In the preferred embodiment, the drill control 160 features a drill button, which when pressed, causes controller 200 to automatically control feed drive 102, sump cylinder 70, and tilt drive 136 for proper drilling. Drill control 160 also features a feed joystick 214, whereby a human operator can control the feed drive 102 for drilling, but controller 200 automatically controls sump cylinder 70 and tilt drive 136 for proper drilling. Drill control 160 also features a sump joystick 216, whereby a human operator can control the sump cylinder 70, but the controller 200 automatically controls tilt drive 136 for proper drilling.
Located in swing drive 26 is a linear transducer 213 which produces an electrical signal indicative of the extension of shaft 30 from cylinder 28, which signal is also indicative of the angle of drill boom assembly 14 in the horizontal plane, hereinafter the "swing angle." Controller 200 can process the signal from linear transducer 213 and control the swing angle by controlling the swing drive 26 via hydraulic control valve 208. Drill control 160 also features swing joystick whereby a human operator can control the swing angle.
FIG. 8 is a schematic diagram of the drilling and bolting control system. Because of the possibilities of breakage and excessive wear of the drill steel, it is important to maintain the drilling rate at an appropriate level. When drilling, controller 200 measures the rotation speed of the drill 122 by means of speed sensor 220 and measures the force at which the drill steel is being inserted into the strata by means of load cell 126. Based on this data, controller 200 automatically controls the thrusting force of the drill steel by controlling feed cylinder 102 and automatically controls the rate of rotation of the drill steel by controlling the speed of hydraulic motor 124. When bolting, controller 200 automatically inserts the bolts by controlling the rotation of drill 122 via hydraulic motor 124 until the proper torque is reached as measured by pressure transducer 151.
The controller 200 is also adapted for storing the data received from the load cell 126 and speed sensor 220 over the course of a number of drillings. From this data, information can be ascertained about the strata the that was drilled into. The information about the strata can also be used to adjust the speed and thrust of the drill 122 during the drilling operation.
FIG. 9 is a graph developed by the controller 200. The controller 200 develops information as to the density of the strata, such as whether the strata comprises soft, medium or hard density.
Row 1 of the graph provides information developed from one row of four hole/bolt combinations. Information developed from the left outside hole/bolt combination is plotted at the designation LO along the horizontal axis. The left inside hole/bolt combination is plotted at the designation LI, the right inside hole/bolt combination is plotted at the designation RI, and the right outside hole/bolt combination is plotted at the designation RO.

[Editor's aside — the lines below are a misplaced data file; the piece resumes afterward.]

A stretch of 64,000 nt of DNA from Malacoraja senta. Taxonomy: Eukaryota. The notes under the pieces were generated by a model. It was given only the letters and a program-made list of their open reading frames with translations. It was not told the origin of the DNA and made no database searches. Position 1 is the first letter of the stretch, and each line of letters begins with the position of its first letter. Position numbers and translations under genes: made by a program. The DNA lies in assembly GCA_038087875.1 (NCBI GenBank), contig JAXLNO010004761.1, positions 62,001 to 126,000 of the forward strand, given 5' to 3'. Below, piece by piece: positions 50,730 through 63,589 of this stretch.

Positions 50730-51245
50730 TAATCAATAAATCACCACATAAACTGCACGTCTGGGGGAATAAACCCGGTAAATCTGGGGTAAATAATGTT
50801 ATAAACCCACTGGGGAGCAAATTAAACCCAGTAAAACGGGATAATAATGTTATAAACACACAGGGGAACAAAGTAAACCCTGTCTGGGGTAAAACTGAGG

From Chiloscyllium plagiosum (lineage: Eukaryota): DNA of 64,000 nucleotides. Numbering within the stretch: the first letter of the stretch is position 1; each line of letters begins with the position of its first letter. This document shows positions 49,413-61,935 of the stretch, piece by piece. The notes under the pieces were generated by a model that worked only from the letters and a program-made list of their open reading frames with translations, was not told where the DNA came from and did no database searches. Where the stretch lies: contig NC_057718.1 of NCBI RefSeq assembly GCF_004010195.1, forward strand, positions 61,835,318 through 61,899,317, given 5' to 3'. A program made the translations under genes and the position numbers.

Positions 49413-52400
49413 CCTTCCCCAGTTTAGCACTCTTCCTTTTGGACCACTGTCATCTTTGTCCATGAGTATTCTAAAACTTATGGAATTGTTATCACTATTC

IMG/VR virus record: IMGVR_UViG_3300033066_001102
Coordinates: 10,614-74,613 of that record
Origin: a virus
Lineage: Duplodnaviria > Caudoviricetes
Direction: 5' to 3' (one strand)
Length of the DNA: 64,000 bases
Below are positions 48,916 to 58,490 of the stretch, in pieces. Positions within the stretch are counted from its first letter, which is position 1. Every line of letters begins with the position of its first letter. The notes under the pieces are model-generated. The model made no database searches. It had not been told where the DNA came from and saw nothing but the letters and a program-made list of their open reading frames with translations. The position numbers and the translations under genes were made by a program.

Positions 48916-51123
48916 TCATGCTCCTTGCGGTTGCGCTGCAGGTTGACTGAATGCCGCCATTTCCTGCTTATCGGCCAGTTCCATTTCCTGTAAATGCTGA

The vertical axis represents the depth of the hole in inches. For the example illustrated in FIG. 9, for the left outside hole/bolt combination in Row 1, it is shown that the strata is of hard density for approximately the first twenty inches, followed by approximately fifteen inches of soft density, and followed by approximately twenty-five inches of hard density. Similar information is obtained for the hole/bolt combination in LI, RI and RO. The density of the strata between the four hole/bolt combinations is extrapolated and plotted accordingly.
The drill productivity is also depicted to the right in FIG. 9. For Row 1, it is shown as an average drill time of twenty-nine seconds, and an average bolt time of thirty-five seconds and a total row time of four minutes and fifty-two seconds.
Similar information is shown for subsequent Rows 2, 3 and 4.
While the graph of FIG. 9 is limited to depicting the density of the strata as either soft or hard, other variations may also be plotted such as a medium density, for example.
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|U.S. Classification||175/45, 175/170|
|22 Nov 1996||AS||Assignment|
Owner name: LONG-AIRDOX COMPANY, WEST VIRGINIA
Free format text: ASSIGNMENT OF ASSIGNORS INTEREST;ASSIGNORS:CLONCH, DAVID M.;GIBBSON, JIM;LOONEY, JEFF;REEL/FRAME:008267/0834
Effective date: 19961118
|7 Sep 2001||AS||Assignment|
|5 Mar 2002||REMI||Maintenance fee reminder mailed|
|19 Aug 2002||LAPS||Lapse for failure to pay maintenance fees|
|15 Oct 2002||FP||Expired due to failure to pay maintenance fee|
Effective date: 20020818